in a rut

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      I think my one issue with studying Buddhism in Korea is that Seon (the Korean word for Zen) is nearly the only thing that’s commonly accessible. Seon/Zen came out of the Mahayana tradition and exists in other traditions but usually isn’t approached for a long time. In Himalayan Buddhism, there are about twenty years of teachings before the student is fully prepared to study emptiness. Korean Seon seems to have an approach of, “just do it, NOW!” when it comes to realizing emptiness. For some people, it’s possible. Nearly every generation of Korean Buddhist have had at least  a couple practitioners who have attained realizations of Seon to become great teachers. For others though, it’s kind of like sitting at the foot of a mountain and trying to summit without moving.

      I used to think that Korean Christians had a bit of a mixed up view of Buddhism, but then I started meeting a lot of Buddhist here who really believe that Buddha and Avalokiteśvara are really Gods. I’m not in a position to say what is correct or incorrect, but I must stop myself from cringing every time I hear my wife tell me not to do something because Buddha will be angry! (>_<) I usually reply, “If he got angry, than he wouldn’t be Buddha anymore…” But I suppose that’s a good enough reason not to make him angry, right there! I understand that sociology and other factors can explain the development of and practicality of these beliefs but as far as I’ve learn, when Buddha died, he wasn’t interested in sticking around. He was gone, gone, entirely gone… as the heart Sutra explains it. Avalokiteśvara is a little more difficult to explain though. It’s entirely possible that she/he is based on a historical figure who realized Prajna Paramita (Perfect Wisdom) and the Bodhisattva vow is to remain and help others on their path until we all can ‘go’ together to(?) Nirvana. My criticism then would be that I’ve mostly seen laypeople praying to Avalokiteśvara for things they want, generally money or success in the family (which would lead to money). Isn’t there something more to ask for from the depths of perfect wisdom?? 

      Most of what I’ve learned about the Buddha’s discourse has either been from Joe or from books written by Theravada monks. I had asked my monk friend a couple times about somethings about Buddhism I was curious about, but he quickly brushed off my questions, saying, “That is Hinayana, I don’t like it. Mahayana is better.” I knew nationalism is very strong in Korea, but I hadn’t realized how strong it is in Korean Buddhism also, which explains the lack of other paths. I also felt that the terms Mahayana and Hinayana are a bit pretentious. Mahayana means ‘Great Vehicle’ while Hinayana means ‘Small Vehicle’. ‘Hinayana’ is the Mahayana word for ‘Theravada’, which means “Teaching of the Elders”.  Actually, Theravada and Mahayana are very similar when it comes down to it, and I don’t think one has any reason to look down on the other. It makes me think about having a choice between a Smart car or an SUV. I know it’s not an accurate analogy, but I’d choose the Smart car!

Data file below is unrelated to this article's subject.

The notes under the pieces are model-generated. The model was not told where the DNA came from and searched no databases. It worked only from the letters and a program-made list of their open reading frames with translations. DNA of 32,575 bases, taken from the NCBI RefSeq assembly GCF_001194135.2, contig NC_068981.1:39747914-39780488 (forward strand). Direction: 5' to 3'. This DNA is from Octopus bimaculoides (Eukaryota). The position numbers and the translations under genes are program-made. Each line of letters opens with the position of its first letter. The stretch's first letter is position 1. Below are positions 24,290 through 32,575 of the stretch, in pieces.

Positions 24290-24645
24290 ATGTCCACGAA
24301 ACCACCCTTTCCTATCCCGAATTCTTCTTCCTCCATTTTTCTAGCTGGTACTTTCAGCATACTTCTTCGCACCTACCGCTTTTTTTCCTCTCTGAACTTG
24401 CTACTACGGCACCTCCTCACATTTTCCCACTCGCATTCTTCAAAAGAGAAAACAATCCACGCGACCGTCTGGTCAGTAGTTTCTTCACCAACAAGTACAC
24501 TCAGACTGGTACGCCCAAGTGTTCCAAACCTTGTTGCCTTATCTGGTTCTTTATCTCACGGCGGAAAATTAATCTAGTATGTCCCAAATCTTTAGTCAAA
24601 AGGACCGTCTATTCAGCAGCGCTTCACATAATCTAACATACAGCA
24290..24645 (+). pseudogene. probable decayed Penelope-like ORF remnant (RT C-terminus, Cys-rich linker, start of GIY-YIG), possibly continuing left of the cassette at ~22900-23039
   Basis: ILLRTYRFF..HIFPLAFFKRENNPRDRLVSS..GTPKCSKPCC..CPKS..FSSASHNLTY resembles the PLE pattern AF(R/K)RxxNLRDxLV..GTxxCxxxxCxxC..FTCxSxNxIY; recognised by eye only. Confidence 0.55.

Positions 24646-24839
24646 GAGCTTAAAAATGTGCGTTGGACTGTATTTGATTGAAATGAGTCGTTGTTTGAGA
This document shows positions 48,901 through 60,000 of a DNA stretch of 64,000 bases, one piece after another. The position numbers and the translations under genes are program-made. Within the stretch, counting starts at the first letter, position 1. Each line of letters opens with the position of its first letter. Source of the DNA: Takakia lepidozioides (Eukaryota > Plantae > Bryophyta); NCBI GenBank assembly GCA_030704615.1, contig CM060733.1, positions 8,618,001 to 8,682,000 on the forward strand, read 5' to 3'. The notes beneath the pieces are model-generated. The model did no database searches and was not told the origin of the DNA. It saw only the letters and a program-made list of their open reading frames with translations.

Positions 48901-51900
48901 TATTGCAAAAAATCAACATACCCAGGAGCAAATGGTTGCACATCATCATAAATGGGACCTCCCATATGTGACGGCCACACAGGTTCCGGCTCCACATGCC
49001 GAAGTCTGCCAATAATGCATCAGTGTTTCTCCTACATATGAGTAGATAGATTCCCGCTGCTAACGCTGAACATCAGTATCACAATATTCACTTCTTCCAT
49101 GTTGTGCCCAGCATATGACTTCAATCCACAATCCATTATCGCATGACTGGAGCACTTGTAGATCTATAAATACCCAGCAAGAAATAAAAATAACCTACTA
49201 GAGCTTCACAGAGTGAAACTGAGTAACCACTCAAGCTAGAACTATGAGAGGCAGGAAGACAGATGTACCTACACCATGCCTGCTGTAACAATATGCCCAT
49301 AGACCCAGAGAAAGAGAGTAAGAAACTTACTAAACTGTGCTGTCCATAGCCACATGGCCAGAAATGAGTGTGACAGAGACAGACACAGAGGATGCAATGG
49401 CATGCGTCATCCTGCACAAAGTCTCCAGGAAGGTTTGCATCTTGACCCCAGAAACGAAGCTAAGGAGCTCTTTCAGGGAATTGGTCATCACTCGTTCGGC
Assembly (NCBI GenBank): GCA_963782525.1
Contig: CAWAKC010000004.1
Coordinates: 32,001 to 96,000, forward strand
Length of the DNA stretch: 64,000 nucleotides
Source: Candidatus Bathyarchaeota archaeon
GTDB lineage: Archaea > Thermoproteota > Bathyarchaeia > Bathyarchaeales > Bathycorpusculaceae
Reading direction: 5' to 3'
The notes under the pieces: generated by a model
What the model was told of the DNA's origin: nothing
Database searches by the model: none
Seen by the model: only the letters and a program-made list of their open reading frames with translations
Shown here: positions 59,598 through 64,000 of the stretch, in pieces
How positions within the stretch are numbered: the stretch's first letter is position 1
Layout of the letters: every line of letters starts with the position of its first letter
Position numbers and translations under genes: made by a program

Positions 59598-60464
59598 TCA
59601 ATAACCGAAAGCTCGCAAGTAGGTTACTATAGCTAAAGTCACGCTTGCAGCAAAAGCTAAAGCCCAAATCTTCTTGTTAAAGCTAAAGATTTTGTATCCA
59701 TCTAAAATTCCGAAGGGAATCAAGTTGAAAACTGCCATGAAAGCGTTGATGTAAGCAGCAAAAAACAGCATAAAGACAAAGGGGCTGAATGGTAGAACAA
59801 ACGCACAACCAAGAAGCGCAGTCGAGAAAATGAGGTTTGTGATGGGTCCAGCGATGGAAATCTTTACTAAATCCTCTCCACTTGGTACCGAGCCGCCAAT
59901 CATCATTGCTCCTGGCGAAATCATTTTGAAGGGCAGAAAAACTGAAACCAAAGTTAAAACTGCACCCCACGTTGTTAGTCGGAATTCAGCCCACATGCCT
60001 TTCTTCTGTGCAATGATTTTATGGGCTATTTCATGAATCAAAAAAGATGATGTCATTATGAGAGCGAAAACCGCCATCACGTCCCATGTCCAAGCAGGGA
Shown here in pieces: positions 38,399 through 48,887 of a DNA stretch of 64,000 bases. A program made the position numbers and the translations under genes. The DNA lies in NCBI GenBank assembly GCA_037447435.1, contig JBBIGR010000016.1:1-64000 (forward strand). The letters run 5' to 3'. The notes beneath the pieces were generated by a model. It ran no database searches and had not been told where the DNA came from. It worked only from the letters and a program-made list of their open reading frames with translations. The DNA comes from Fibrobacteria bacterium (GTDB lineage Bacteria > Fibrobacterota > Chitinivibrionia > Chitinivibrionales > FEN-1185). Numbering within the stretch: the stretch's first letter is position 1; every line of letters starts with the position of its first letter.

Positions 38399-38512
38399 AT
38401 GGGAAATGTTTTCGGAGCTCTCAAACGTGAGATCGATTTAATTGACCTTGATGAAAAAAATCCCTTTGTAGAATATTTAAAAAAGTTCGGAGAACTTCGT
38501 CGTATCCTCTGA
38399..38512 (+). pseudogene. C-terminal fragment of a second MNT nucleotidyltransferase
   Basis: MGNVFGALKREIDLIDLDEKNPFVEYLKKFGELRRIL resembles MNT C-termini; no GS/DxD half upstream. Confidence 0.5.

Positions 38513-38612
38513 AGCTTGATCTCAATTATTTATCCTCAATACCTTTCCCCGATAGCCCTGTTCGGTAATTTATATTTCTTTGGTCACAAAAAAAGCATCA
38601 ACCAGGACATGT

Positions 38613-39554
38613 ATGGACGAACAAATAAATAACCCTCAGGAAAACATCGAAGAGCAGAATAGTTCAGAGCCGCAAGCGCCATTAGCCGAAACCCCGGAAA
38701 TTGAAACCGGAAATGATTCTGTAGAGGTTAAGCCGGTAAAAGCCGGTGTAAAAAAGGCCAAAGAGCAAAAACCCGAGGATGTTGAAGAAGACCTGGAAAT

I’ve decided that Theravada suits me well, it makes sense to me. My dilemma is that there’s only so far I can go with a book. I realized that I need a teacher to discuss things, and give me some direction. I hope someone who reads this post and disagrees can prove me wrong and send me a list of temples in Korea that have Therevada monks. Joe had found a Korean monk who practiced in Burma and had a temple in Apgujeong, not very far from my home, but he went back to Burma, and at the time I met him I was just beginning my interests and had very little to ask him. Joe told me he may have returned to GwanAk, still not very far away, so I’ll have to see if I can find him. I began this post over a week ago, wanting to touch on the Four Noble Truths, but I might not know enough about it yet to write about it well, then suddenly became bothered with the idea that it’s not something I could really learn about very well in Korea. I think I’ll still try to touch on it anyway and see if I can prove myself wrong… My small understand forces me to keep it simple which is really the best way to build a good foundation for deeper understand, and the blogg is definitely orientated in that fashion. As I learn, maybe my writing can help others at similar levels, which is probably who this blogg is most likely to attract naturally. I’ll consider this post another bump in the road and keep going. *^^*

May we all become Buddhas!

Mahakaput / Great Head

8 responses »

  1. Thank you Joseph,

    Your honesty and openness here is very refreshing. With all your travels in Asia, and experience with Buddhism, and friendships with monks and laypeople, and time in temples, etc, there would be a danger in some people (I’m thinking of me! LOL) of thinking you know all there is to know – and telling people what you know! LOL

    So a post where you say “I don’t know” is very nice.

    And what do the Seon masters say about not knowing?

    By not knowing, by asking, you’re at the foot of the mountain, and, yes, getting to the summit.

    Just enjoy the hike! It doesn’t matter if you’re at the foot, at the top, on the way up, on the way down. Just enjoy a lungfull of good clear mountain air!

    All the best mate,

    Namu Kwan Seum Bosal,

    Marcus

    • Hi Marcus,
      It always makes me happy to see you being the first to respond! thank you! ^^

      I was rolling along quite well until I suddenly had a humbling experience, which did a good job at putting me back in my place.